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Gov. Roy Cooper declared a state of emergency Wednesday morning in 66 North Carolina counties as Hurricane Michael neared Florida as a Category 4 storm.
The governor called it “a dreadful storm.”
“North Carolina is staring down another powerful hurricane less than a month (after) Hurricane Florence battered our state,” Cooper said at a news conference.
The storm’s track would take it into the Carolinas, dropping as much as 7 inches of rain in some parts of central North Carolina, Cooper said in a news release. Rain is expected statewide, with the hardest rain Thursday, he said.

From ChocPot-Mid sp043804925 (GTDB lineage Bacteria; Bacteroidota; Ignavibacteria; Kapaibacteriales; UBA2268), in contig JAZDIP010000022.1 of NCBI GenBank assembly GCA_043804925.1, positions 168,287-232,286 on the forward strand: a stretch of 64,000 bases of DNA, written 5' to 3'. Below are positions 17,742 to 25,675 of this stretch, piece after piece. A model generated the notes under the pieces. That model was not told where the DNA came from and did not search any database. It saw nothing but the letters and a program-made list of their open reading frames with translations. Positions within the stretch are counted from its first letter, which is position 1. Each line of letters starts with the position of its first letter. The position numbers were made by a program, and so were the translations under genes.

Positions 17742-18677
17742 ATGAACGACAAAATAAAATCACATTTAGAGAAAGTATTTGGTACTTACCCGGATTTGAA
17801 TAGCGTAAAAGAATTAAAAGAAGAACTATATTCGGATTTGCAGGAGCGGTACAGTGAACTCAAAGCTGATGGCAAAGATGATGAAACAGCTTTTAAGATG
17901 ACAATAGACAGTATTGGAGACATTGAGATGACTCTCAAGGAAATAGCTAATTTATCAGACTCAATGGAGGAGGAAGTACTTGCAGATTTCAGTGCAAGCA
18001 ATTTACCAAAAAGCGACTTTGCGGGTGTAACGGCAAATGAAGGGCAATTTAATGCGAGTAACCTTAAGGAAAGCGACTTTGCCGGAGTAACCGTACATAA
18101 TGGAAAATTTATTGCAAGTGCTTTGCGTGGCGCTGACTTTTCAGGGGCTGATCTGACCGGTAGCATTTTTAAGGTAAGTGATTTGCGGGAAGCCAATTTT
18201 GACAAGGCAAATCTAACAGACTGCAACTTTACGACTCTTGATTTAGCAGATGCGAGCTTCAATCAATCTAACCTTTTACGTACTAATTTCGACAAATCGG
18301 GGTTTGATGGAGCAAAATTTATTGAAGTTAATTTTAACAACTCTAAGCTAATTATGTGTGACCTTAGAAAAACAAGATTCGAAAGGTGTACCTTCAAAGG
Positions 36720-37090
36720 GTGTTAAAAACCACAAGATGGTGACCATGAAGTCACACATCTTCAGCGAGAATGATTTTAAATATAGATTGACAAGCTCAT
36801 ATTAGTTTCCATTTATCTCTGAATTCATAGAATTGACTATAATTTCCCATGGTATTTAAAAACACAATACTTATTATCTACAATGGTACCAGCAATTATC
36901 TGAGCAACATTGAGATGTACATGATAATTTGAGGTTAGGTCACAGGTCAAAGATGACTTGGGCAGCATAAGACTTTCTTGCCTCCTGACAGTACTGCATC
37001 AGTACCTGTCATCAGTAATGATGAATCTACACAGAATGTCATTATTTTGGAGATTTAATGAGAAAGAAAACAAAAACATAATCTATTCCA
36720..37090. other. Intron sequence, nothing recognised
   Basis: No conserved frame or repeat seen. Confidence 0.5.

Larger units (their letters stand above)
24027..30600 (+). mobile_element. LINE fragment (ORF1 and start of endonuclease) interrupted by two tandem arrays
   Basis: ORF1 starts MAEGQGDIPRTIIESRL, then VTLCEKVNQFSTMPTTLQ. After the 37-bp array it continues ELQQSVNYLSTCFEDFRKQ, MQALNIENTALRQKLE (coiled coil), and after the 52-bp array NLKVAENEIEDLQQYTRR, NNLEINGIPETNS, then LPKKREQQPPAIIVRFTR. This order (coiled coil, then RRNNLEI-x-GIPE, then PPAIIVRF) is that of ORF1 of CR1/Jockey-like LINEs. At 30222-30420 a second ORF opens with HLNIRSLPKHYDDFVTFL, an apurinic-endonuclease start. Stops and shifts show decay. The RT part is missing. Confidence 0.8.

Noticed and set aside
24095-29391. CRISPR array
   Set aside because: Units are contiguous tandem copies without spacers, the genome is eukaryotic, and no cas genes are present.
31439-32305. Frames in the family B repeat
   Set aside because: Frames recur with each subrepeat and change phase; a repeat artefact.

Winds of 39 to 73 mph are expected in the Carolinas, The Charlotte Observer reported.
A tropical storm warning has been issued for six counties in southeastern North Carolina, according to Cooper’s news release: Brunswick, New Hanover, Pender, Bladen, Columbus and Robeson counties. Florence hit the same area last month, causing widespread flooding.
Cooper’s emergency declaration authorizes the state to help respond to the storm, paves the way for requesting further assistance and triggers a state law against price gouging.
There are still 11 shelters open in North Carolina after Florence, according to information provided at the state news conference. So far, there is no discussion of opening others.
Cooper also waived restrictions on trucks and heavy vehicles traveling through North Carolina, his office said in a news release, and activated 150 National Guard troops who will report for duty Wednesday.